Socially-awkward people and aspies have more or less the same reaction, which is to apologize and mean it, and usually feel bad or inadequate for not having guessed about the gronkulation. This may be unnecessary -- it's entirely possible that a socially-competent person couldn't have guessed from the available data that I didn't want the fleebwanger gronkulated, either -- but since the how and why of reading human subtitles eludes them, they have no way to judge how much they should have guessed from what they got, and based on past experience they assume they fucked up. You can respond to these apologies with, "No, that's okay," and nobody will die, but you really kind of shouldn't, because what that just said to someone who hasn't got the closed captions turned on is, "It is not okay to gronkulate my fleebwangers without asking, but no really it's totally okay." This kind of thing is what makes socially-awkward introverts hate being in a large group of mostly-unknown people. Gronkulating physically cannot be okay and not okay at the same time. At least one half of that sentiment is a damn dirty lie, and they don't know with any certainty which is which, so good luck ever getting them to the point where they feel safe assuming the stuff that comes out of your mouth reflects what you're actually thinking.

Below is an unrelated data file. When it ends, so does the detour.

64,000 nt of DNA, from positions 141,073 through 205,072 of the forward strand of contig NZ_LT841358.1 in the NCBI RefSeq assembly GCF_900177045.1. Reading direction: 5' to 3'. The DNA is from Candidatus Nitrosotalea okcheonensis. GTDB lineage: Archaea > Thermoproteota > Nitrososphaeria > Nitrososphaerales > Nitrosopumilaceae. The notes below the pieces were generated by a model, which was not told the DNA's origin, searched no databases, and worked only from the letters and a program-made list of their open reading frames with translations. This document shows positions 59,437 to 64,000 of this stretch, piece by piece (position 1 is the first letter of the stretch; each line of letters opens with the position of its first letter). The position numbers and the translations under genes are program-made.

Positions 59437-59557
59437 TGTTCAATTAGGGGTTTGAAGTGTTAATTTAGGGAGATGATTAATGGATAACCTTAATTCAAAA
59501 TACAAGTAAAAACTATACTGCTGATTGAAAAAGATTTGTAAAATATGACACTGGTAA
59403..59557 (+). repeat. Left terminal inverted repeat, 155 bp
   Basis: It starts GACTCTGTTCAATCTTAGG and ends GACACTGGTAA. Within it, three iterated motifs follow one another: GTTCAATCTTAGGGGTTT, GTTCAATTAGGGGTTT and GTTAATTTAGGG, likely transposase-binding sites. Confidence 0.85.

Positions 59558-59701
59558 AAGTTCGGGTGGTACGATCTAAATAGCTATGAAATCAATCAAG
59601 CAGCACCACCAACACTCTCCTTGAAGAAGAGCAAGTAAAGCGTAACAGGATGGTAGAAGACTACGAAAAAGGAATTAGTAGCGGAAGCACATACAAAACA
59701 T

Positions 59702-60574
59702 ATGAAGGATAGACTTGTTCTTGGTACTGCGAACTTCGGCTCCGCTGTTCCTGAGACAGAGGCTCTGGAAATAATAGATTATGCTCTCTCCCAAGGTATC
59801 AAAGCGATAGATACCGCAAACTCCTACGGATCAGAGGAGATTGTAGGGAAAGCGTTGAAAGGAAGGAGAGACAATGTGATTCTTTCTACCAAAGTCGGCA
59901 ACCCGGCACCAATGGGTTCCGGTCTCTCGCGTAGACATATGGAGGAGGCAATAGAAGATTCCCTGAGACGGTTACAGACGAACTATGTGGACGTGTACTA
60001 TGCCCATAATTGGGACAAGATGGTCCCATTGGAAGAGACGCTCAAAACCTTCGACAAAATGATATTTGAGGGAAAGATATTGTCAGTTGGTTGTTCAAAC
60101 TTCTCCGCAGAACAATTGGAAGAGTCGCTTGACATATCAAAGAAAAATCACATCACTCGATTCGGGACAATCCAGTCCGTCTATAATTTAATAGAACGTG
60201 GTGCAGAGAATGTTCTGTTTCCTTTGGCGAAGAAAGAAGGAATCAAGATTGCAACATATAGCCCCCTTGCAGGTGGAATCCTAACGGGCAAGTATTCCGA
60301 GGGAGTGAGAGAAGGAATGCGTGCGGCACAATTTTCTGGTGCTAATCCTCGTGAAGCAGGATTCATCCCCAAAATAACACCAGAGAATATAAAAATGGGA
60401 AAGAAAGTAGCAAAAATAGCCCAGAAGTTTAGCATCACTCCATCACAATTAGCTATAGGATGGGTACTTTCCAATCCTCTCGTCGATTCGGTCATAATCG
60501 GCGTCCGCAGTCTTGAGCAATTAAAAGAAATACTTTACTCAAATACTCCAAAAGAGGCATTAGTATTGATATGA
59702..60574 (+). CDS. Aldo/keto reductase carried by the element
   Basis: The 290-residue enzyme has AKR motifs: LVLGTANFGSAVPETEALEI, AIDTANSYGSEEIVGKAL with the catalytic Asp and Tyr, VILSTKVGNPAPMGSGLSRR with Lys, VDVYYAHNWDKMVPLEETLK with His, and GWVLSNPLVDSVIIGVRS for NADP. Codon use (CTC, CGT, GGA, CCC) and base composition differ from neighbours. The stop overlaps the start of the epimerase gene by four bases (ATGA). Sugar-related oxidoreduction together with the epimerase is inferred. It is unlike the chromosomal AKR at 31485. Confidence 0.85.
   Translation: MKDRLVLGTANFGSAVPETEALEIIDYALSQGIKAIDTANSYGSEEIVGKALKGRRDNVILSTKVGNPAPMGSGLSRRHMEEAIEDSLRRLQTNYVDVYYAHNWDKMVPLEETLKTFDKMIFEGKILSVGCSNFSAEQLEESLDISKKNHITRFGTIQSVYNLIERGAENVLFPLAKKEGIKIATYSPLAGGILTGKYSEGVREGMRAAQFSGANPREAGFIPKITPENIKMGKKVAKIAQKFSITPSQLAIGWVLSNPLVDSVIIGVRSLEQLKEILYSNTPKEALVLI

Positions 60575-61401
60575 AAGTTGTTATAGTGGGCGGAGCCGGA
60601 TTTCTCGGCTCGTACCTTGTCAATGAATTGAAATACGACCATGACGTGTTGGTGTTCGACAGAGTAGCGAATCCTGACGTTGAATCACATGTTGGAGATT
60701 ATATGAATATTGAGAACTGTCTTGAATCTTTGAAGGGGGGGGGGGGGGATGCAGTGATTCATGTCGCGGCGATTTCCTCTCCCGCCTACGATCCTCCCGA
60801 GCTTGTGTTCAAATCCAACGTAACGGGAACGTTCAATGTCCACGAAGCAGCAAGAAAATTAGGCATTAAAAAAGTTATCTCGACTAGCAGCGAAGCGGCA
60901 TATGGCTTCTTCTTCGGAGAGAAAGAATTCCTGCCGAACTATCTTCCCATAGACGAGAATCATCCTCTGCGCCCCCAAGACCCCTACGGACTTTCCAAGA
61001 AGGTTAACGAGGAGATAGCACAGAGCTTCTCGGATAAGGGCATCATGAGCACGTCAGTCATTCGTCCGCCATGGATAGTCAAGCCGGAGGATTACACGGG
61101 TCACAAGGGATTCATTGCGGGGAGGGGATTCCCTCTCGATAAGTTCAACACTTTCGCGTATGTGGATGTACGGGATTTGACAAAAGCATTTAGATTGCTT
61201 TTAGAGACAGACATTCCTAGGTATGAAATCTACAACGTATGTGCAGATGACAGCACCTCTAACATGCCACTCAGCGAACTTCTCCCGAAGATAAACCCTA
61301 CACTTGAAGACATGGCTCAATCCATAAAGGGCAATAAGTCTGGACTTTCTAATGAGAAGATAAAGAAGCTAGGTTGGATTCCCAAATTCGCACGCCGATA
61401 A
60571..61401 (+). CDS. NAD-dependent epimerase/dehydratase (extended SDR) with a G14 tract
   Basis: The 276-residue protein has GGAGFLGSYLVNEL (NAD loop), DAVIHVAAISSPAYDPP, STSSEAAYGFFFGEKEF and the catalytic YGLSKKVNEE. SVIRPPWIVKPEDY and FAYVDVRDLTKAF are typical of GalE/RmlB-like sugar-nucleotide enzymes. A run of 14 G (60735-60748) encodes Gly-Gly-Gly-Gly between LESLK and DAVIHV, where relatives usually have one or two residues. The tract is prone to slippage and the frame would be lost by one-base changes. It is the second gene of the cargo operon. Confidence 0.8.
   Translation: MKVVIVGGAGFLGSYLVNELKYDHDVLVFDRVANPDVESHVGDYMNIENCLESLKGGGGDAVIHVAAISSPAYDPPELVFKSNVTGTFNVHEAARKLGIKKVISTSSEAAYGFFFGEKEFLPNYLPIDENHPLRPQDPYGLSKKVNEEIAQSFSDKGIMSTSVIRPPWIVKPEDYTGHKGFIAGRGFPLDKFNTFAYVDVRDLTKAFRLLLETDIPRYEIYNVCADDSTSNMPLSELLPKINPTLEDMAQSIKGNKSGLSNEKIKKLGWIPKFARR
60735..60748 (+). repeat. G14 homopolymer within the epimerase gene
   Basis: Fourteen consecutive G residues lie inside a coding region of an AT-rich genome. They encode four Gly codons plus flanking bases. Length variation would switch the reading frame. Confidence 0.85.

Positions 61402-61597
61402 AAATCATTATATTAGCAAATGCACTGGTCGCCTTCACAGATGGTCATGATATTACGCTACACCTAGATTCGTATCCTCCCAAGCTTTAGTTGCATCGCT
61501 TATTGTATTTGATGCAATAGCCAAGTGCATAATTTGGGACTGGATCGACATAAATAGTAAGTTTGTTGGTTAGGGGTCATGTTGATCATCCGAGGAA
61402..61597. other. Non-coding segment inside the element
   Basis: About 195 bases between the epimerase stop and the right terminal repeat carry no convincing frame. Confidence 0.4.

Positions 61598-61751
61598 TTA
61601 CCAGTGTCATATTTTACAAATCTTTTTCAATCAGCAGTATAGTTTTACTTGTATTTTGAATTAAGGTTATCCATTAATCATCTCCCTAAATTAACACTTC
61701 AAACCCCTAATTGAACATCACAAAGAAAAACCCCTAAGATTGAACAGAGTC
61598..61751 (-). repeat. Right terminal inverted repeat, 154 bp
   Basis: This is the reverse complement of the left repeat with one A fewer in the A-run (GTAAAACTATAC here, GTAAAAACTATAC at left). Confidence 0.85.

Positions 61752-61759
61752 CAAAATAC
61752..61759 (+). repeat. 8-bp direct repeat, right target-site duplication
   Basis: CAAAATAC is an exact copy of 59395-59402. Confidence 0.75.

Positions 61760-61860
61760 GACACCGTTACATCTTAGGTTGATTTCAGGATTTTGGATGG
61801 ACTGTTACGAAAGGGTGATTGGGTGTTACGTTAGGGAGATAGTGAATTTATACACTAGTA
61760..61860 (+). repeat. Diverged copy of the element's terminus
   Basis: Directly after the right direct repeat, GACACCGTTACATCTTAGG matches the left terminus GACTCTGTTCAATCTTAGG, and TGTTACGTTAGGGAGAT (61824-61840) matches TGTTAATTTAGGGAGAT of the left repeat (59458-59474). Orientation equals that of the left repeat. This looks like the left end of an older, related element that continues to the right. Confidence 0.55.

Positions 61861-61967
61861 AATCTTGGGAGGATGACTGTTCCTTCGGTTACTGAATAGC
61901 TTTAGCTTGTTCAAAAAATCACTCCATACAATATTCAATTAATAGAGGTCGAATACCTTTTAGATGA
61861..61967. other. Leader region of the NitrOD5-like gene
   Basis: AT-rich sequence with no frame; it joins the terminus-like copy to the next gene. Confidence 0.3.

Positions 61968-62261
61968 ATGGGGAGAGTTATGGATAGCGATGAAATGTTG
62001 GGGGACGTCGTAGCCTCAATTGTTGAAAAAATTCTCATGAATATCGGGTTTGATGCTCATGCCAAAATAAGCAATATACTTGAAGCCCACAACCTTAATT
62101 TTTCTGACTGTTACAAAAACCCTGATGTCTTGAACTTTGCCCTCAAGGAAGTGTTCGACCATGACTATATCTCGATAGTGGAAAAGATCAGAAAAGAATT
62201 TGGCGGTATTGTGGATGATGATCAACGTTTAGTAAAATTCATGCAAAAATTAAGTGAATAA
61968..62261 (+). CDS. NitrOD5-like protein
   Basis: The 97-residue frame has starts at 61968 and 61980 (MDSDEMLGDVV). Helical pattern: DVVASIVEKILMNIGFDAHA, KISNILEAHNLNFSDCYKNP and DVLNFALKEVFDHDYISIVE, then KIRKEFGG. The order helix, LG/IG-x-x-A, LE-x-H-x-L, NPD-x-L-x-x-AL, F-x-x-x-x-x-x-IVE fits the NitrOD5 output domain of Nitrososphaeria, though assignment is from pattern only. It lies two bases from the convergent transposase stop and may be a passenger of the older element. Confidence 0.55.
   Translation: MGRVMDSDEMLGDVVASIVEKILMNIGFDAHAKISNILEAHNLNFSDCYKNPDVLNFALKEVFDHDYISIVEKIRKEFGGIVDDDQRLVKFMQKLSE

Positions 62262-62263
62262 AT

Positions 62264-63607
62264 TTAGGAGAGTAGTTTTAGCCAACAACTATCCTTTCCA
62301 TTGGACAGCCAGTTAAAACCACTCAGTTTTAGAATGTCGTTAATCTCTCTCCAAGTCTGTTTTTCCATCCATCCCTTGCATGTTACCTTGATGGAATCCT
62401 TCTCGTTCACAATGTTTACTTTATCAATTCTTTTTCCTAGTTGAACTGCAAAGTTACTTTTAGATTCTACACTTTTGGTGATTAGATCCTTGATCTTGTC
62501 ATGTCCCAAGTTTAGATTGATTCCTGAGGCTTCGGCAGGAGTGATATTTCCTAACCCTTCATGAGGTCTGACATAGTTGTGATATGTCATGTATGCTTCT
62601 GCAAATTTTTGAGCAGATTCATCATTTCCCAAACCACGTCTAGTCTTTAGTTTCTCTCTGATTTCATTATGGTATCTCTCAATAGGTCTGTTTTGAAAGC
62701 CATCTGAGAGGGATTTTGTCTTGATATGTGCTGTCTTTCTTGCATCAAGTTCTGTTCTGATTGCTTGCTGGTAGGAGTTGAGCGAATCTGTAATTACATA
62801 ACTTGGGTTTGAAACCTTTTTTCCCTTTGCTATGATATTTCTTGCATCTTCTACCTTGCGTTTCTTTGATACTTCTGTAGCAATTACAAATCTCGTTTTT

Creeps will whine. Instead of a minor conflict that involved you not wanting your fleebwanger gronkulated, them apologizing, and you sending the all-clear signal, your ACCUSATION of gronkulation WOUNDS him deeply, because all you had to do was COMMUNICATE that you were opposed to it, and you have NO RIGHT to assume he knew that and get mad even though he gronkulated it FOR YOU, because society had MISLED him into thinking that people WANT their fleebwangers gronkulated without asking as a ROMANTIC GESTURE... basically, instead of a fifteen-second exchange of words, it becomes The Creepy Fucker Show, all creepy-fucker, all the time! The creep sees this as you rejecting his entire personal philosophy and shutting down his idea that doing things for other people, even if other people don't ask for them and don't want them, is how you get other people to do nice things (i.e., give you attention, affection, sex, money, etc.) for you. The other people around give you dirty looks and remind you that it's only a fleebwanger, you didn't need to start drama over it. And you kind of stand there going, ...the FUCK?, having no idea whither originated the fight -- because it really is only a fleebwanger, you just want him to remember not to gronkulate it next time, and really you only snapped at him because this is like the twentieth time he's done it or something juuuuuust far enough away from it that he can argue that the last time you asked him not to do a thing doesn't apply -- or if this is just how people have fun on the planet Mongo and nobody told you.